57) Nesmeyanov-Nicolet, 29 June 1955; Nesmeyanov-Laclavère, 29 June 1955: ibid. ff. 134-5, 157. The letter was mistranslated for the US IGY committee, inserting a Soviet intention to install both bases and thus losing the accommodating tone of the original. Whether it was similarly misunderstood in Brussels and Paris, before Belousov arrived, is not known. In view of what transpired in Paris, it should also be noted that the Soviet committee's choice of possible bases, made on 25 June, was taken with conference papers in front of them which had specified a strong Norwegian interest in Princess Astrid Land and a slight US interest in the Knox Coast. However only Laclavère's letter, and not the accompanying papers, had been translated into Russian. A letter from Bulanzhe to Nicolet in June 1955, asking for the report on geographical distribution of IGY stations from the Rome CSAGI meeting and for the statutes of CSAGI itself, may also have related to Soviet Antarctic plans and Belousov's mission to Paris. Unfortunately like many file copies of Soviet documents its date is incomplete: ARAS § 579 [3] \481/ f. 139.

58) "Belousov, Vladimir Vladimirovich (Prof., Dr.)'': loc. cit. n. 30.

59) Dillon-Secretary of State, 6 July 1955: US National Archives, Washington, Record Group 59 [2773] \702.022/; a follow-up cable two days later reported station changes from the meeting but none by the United States.

60) This phrase was first applied to a point in the Arctic Ocean in 1920 by the Canadian explorer Vilhjalmur Stefansson.

61) Soviet IGY expeditions were restricted to aircraft brought in by sea, because a request for air transit facilities in Australia, though never finally refused, was not granted during the IGY. The Antonov-2 planes which supported the Soviet tractor trains could carry about 2 tonnes of freight near sea level; the corresponding figure for the Douglas C-124 "Globemaster'' was 27 tonnes. The latter's average load when airlifting components to an altitude of 2800m for the US South Pole station in February 1957 was 11.7 tonnes: [Sullivan, 1961, p. 303]. Several Soviet aircraft were lost in Antarctic accidents between 1956 and 1959, some during ground handling, but luckily with no loss of life.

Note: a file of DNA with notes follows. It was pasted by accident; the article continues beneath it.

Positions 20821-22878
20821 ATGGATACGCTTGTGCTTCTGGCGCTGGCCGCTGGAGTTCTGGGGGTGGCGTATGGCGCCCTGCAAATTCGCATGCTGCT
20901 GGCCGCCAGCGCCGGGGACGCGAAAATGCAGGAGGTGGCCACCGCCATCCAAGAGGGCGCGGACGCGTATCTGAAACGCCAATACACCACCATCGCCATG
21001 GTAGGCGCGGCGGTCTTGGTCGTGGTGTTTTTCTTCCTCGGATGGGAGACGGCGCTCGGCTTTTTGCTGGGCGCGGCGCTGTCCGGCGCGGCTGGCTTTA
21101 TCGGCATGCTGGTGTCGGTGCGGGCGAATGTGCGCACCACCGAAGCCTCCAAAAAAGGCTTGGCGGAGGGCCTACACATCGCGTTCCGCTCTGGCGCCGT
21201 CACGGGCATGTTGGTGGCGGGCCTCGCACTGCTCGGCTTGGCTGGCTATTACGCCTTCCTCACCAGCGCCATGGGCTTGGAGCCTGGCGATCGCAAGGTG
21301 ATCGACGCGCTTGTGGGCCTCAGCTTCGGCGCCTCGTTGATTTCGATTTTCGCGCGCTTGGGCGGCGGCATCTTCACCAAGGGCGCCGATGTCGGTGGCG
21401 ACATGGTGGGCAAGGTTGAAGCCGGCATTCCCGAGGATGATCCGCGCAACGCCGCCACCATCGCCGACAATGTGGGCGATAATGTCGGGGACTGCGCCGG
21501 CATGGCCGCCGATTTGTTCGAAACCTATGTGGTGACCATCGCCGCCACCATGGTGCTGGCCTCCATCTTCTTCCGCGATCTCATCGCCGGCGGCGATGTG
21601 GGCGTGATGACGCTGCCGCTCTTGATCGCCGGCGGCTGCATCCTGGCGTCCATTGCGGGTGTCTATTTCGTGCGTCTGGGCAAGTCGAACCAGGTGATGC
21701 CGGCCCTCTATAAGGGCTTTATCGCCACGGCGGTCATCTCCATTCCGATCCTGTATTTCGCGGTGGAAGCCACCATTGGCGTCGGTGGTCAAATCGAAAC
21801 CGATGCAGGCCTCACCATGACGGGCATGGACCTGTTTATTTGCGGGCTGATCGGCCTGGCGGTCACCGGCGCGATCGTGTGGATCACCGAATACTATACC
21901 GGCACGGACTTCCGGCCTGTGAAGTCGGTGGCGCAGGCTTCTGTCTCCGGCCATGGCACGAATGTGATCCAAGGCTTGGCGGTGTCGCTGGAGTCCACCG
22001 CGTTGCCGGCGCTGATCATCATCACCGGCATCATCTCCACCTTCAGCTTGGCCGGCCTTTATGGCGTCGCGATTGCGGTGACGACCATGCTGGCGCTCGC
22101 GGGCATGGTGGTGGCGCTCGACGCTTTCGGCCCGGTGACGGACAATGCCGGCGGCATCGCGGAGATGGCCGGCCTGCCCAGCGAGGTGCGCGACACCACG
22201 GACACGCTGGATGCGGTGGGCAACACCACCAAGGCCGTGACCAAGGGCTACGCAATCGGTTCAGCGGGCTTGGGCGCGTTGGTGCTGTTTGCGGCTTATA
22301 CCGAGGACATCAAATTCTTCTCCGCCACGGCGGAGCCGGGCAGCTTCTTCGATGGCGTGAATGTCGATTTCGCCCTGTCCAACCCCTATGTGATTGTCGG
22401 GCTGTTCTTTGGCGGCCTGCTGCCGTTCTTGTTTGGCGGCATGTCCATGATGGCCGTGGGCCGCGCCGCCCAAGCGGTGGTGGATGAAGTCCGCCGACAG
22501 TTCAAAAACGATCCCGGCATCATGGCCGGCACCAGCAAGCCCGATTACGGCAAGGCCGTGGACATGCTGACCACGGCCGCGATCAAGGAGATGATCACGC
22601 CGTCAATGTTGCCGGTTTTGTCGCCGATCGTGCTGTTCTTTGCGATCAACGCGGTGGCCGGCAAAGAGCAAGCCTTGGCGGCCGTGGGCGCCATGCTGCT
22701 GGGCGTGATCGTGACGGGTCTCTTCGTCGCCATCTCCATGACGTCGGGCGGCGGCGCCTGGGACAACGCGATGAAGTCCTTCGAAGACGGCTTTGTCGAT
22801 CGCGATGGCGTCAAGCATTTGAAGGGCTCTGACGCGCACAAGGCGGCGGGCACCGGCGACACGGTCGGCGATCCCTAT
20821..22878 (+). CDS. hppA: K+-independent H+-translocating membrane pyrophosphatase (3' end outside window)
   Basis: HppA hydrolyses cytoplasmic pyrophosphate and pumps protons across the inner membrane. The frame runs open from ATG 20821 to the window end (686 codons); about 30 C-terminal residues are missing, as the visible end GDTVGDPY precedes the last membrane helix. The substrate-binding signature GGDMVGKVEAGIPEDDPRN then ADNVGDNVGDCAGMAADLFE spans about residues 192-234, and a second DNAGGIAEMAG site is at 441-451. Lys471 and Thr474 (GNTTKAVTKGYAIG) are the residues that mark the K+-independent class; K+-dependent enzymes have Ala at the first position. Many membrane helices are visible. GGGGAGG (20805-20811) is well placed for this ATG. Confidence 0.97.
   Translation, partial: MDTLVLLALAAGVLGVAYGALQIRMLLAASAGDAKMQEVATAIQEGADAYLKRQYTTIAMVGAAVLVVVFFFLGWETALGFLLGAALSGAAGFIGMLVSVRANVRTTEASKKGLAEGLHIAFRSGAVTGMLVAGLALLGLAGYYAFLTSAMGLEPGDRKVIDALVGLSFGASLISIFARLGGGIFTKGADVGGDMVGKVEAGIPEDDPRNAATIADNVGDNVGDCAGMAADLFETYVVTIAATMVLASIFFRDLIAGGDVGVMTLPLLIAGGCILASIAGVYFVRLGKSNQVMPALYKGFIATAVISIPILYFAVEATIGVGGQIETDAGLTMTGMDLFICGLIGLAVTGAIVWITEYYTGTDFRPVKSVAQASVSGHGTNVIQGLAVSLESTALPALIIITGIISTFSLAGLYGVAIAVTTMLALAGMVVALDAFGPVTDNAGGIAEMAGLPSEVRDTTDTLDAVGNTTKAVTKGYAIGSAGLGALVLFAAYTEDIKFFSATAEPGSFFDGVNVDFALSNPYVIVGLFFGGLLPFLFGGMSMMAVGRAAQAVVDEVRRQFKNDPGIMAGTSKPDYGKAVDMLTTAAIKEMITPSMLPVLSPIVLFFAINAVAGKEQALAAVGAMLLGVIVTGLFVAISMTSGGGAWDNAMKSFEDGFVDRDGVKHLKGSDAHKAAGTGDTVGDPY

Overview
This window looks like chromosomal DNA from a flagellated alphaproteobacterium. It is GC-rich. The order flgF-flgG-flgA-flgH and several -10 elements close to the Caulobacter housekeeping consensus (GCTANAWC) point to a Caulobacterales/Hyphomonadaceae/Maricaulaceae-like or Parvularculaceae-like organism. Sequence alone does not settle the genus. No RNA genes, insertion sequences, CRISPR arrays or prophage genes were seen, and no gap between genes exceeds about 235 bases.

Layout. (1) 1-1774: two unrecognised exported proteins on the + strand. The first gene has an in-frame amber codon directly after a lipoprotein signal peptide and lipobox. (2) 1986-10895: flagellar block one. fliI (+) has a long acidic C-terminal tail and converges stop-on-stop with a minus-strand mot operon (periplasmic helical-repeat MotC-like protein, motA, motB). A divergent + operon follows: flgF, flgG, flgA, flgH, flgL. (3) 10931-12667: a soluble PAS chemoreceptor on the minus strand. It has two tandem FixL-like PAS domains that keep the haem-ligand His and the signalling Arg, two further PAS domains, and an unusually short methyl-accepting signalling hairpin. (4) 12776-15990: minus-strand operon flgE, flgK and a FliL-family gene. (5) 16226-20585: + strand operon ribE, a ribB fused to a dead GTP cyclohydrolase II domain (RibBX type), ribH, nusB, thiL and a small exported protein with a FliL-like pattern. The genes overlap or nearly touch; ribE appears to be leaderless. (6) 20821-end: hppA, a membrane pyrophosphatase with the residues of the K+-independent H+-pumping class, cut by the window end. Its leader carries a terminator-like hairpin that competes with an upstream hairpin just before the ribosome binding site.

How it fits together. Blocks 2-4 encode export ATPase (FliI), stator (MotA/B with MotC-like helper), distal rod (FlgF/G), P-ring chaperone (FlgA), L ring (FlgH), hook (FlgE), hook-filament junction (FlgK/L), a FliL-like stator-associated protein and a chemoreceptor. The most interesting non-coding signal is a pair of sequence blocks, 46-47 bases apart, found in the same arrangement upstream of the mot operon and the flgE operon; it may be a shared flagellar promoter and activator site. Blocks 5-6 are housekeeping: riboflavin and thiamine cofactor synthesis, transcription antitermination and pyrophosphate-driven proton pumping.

62) [Buchheim, 1959, pp. 220-221; Siddiqi, 2000]. Within the structures of the Academy, the ICIC was subordinate to the Astronomical Council of the Soviet Union.

63) Pravda, 5 August 1955.

64) Vertical sounding rockets for the IGY seem also to have been planned and prepared by existing bodies, rather than the IGY committee, but the subject needs further clarification. The programme of such launches drawn up by Korolyov in April 1957, for instance, did not include all those planned for the IGY [Rauschenbach, 1998, pp. 215-220].

65) Despite its name, Blagonravov's commission focused on biomedical rocket experiments.